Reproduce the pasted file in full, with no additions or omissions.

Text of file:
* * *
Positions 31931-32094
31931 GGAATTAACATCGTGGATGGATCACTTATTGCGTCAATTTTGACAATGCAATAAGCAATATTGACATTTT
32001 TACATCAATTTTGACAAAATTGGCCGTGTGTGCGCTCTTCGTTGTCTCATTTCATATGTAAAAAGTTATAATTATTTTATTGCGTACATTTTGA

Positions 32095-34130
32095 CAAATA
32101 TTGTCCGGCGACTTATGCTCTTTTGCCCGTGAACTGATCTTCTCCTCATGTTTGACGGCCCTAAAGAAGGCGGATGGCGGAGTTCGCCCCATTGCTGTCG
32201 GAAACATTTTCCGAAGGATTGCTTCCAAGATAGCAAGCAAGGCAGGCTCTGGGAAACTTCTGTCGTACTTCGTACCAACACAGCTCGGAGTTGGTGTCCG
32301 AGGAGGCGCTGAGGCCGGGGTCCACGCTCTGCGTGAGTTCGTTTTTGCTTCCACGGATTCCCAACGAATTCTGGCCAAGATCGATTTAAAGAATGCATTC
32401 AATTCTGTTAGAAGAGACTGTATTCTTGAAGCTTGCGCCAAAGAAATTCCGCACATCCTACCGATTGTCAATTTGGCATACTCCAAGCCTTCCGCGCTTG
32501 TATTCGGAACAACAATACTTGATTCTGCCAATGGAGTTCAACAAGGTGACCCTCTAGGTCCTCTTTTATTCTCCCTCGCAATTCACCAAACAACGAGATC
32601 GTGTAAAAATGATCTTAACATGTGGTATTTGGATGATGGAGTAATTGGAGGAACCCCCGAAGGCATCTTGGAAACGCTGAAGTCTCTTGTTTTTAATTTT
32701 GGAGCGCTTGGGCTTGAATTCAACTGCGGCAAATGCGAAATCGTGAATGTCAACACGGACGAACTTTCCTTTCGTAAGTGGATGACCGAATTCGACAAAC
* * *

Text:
Positions 31931-32094
31931 GGAATTAACATCGTGGATGGATCACTTATTGCGTCAATTTTGACAATGCAATAAGCAATATTGACATTTT
32001 TACATCAATTTTGACAAAATTGGCCGTGTGTGCGCTCTTCGTTGTCTCATTTCATATGTAAAAAGTTATAATTATTTTATTGCGTACATTTTGA

Positions 32095-34130
32095 CAAATA
32101 TTGTCCGGCGACTTATGCTCTTTTGCCCGTGAACTGATCTTCTCCTCATGTTTGACGGCCCTAAAGAAGGCGGATGGCGGAGTTCGCCCCATTGCTGTCG
32201 GAAACATTTTCCGAAGGATTGCTTCCAAGATAGCAAGCAAGGCAGGCTCTGGGAAACTTCTGTCGTACTTCGTACCAACACAGCTCGGAGTTGGTGTCCG
32301 AGGAGGCGCTGAGGCCGGGGTCCACGCTCTGCGTGAGTTCGTTTTTGCTTCCACGGATTCCCAACGAATTCTGGCCAAGATCGATTTAAAGAATGCATTC
32401 AATTCTGTTAGAAGAGACTGTATTCTTGAAGCTTGCGCCAAAGAAATTCCGCACATCCTACCGATTGTCAATTTGGCATACTCCAAGCCTTCCGCGCTTG
32501 TATTCGGAACAACAATACTTGATTCTGCCAATGGAGTTCAACAAGGTGACCCTCTAGGTCCTCTTTTATTCTCCCTCGCAATTCACCAAACAACGAGATC
32601 GTGTAAAAATGATCTTAACATGTGGTATTTGGATGATGGAGTAATTGGAGGAACCCCCGAAGGCATCTTGGAAACGCTGAAGTCTCTTGTTTTTAATTTT
32701 GGAGCGCTTGGGCTTGAATTCAACTGCGGCAAATGCGAAATCGTGAATGTCAACACGGACGAACTTTCCTTTCGTAAGTGGATGACCGAATTCGACAAAC